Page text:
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could someone help me on what to do? i have a little experience with c# c++


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#1 kaindeath5   Members   -  Reputation: 101

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Posted 24 February 2014 - 11:28 AM

I was wondering what i should do to start making simple operations such as games, im gonna be taking an intro into programing, adv. programming and a web page design classes soon, any suggestions?



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#2 Josh Petrie   Moderators   -  Reputation: 3117

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Posted 24 February 2014 - 01:20 PM

Choose a language; I'd recommend C# or Python normally, but in this case you should probably choose the same one your classes are going to teach you. Learn basic programming. This will likely involve making programs in a console-based, text IO format for some time. The simplest game you are likely to be making early on is a "guess the number" game in a text console environment, which can be done with a few simple programming constructs and iterated on fairly well.


Josh Petrie | Core Tools Engineer, 343i | Microsoft C++ MVP


#3 ProtectedMode   Members   -  Reputation: 1216

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Posted 24 February 2014 - 03:14 PM

C# is not really great for cross-platform. So depending on your platform you could also choose D or a similar language. But like Josh said it's probably  the best to use the same language as the course will be using. But it's never bad to know multiple languages, so just choose the one you like the most. :)



#4 SeanMiddleditch   Members   -  Reputation: 6083

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Posted 24 February 2014 - 03:57 PM

Definitely follow Josh's advice. He knows a thing or three.

C# is not really great for cross-platform. So depending on your platform you could also choose D or a similar language.


I challenge you to name a modern gaming platform with which you can't use C# but with which you can use D. There's no good reason to steer new programmers away from C# and towards any niche languages. smile.png

#5 ProtectedMode   Members   -  Reputation: 1216

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Posted 25 February 2014 - 02:06 PM


I challenge you to name a modern gaming platform with which you can't use C# but with which you can use D. There's no good reason to steer new programmers away from C# and towards any niche languages. smile.png

All C languages are very, very similar. I said C# is not really great for cross-platform because there is only good Windows support. There are many large frameworks for C# aside from the (awesome) .NET framework but this is limited to Windows. Except if you use monogame but the performance is a lot worse.



#6 Petrov_VA   Members   -  Reputation: 592

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Posted 25 February 2014 - 07:48 PM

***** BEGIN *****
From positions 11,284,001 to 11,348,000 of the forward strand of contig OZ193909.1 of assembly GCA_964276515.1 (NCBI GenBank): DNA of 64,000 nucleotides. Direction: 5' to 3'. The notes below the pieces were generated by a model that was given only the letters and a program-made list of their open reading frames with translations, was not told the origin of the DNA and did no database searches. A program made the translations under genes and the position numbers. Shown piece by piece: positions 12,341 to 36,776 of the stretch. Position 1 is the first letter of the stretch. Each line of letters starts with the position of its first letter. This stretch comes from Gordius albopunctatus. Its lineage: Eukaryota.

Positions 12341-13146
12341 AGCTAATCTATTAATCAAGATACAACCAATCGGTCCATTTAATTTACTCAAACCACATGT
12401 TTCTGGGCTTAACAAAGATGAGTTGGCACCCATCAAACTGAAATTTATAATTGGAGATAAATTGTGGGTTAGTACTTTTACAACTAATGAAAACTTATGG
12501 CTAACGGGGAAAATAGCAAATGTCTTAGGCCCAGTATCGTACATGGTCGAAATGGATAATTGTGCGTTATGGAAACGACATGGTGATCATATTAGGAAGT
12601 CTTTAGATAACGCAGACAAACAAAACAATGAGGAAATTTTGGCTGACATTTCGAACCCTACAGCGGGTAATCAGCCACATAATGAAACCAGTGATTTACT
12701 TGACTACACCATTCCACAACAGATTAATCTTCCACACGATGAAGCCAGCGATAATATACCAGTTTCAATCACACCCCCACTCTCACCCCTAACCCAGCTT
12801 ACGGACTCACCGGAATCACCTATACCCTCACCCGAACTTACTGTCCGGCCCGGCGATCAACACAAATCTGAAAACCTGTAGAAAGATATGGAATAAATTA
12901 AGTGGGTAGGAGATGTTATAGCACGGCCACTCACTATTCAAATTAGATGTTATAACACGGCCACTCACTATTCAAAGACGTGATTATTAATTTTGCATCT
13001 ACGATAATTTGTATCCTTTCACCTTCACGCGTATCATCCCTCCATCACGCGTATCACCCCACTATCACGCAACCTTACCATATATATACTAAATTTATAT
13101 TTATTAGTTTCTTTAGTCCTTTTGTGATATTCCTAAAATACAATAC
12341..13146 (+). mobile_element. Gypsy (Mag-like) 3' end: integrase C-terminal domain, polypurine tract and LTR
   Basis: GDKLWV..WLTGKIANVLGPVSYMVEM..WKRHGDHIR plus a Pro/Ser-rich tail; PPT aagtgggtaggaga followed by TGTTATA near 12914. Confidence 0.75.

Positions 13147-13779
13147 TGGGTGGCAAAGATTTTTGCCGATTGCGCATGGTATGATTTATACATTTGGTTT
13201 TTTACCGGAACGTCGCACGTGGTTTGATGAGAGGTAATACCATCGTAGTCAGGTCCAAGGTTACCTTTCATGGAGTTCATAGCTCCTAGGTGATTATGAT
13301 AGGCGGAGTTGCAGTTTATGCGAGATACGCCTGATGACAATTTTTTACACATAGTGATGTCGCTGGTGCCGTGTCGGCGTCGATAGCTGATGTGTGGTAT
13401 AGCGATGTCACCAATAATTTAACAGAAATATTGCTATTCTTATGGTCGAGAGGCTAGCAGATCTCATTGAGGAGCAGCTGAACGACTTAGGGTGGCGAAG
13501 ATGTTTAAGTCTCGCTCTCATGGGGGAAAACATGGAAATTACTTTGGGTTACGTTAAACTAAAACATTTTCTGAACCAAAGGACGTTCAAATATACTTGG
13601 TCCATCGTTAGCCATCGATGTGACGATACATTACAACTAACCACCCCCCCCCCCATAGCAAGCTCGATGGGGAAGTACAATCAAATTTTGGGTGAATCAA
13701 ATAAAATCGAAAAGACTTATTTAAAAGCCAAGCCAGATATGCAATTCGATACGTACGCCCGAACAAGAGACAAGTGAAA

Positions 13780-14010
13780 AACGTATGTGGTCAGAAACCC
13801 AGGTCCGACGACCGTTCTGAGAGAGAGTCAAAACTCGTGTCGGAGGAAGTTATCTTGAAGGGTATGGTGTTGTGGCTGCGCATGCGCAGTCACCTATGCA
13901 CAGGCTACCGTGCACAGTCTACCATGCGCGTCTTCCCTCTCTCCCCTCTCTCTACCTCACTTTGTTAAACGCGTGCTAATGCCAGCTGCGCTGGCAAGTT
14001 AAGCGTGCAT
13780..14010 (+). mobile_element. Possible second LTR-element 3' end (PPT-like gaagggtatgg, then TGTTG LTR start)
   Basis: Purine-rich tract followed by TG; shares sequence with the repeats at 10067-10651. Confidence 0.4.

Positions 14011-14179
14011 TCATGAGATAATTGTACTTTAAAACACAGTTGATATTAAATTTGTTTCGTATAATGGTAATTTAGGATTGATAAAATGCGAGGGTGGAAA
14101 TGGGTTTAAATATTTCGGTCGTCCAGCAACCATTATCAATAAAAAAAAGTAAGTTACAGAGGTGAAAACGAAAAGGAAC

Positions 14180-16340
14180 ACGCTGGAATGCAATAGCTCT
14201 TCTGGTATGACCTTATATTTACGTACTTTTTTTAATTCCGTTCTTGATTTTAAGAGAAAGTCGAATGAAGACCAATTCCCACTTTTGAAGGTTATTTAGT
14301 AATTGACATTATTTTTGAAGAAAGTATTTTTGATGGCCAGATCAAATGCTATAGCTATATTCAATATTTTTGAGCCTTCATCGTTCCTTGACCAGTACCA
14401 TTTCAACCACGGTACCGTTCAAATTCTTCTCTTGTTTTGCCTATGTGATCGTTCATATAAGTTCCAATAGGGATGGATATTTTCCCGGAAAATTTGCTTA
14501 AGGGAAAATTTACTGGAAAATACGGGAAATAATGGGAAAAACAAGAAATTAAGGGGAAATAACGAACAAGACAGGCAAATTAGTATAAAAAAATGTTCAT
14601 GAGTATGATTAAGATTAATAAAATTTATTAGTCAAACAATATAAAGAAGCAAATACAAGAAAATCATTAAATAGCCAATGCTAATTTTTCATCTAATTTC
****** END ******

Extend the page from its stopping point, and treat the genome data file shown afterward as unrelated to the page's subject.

If you are interested in Visual C++ MS VS pro 2010-2012 you may try  NeHe's demo and codes OpenGL summary 



#7 cdoubleplusgood   Members   -  Reputation: 839

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Posted 26 February 2014 - 03:22 AM


All C languages are very, very similar.

Sorry if this is OT, but I can't leave it at that.

I use C# at work, and C++ in my hobbyist game projects. And I can tell that these languages are very, very different. Generics vs. templates, garbage collection vs. explicit memory management, the whole concept of collection classes...



#8 Bacterius   Crossbones+   -  Reputation: 8944

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Posted 26 February 2014 - 06:53 AM


There are many large frameworks for C# aside from the (awesome) .NET framework but this is limited to Windows.

 

I'll just leave this here. Even if you don't end up using C# for games it's an extremely valuable skill to have when it comes to general programming especially right now as it is a stupidly popular language, so by discouraging someone from learning it in preference to D (which is far more niche, as Sean rightly pointed out) you're really not doing them a favor. Now of course you can - and should - learn both, in fact as many languages as you can is best, but obviously "knowing" a language doesn't amount to knowing the syntax and answering interview questions. To be really fluent in a language you have to code a lot in it, that takes time, and let's face it - time is limited, time is expensive, time is valuable. Prioritizing is crucial unless you have the luxury of infinite time of your hands, which most people don't.

 

Also, OP: games are far from simple. In fact it could be argued that nontrivial games are up there as one of the most complex types of commonly-developed software around.


Edited by Bacterius, 26 February 2014 - 07:02 AM.

The slowsort algorithm is a perfect illustration of the multiply and surrender paradigm, which is perhaps the single most important paradigm in the development of reluctant algorithms. The basic multiply and surrender strategy consists in replacing the problem at hand by two or more subproblems, each slightly simpler than the original, and continue multiplying subproblems and subsubproblems recursively in this fashion as long as possible. At some point the subproblems will all become so simple that their solution can no longer be postponed, and we will have to surrender. Experience shows that, in most cases, by the time this point is reached the total work will be substantially higher than what could have been wasted by a more direct approach.

 

- Pessimal Algorithms and Simplexity Analysis





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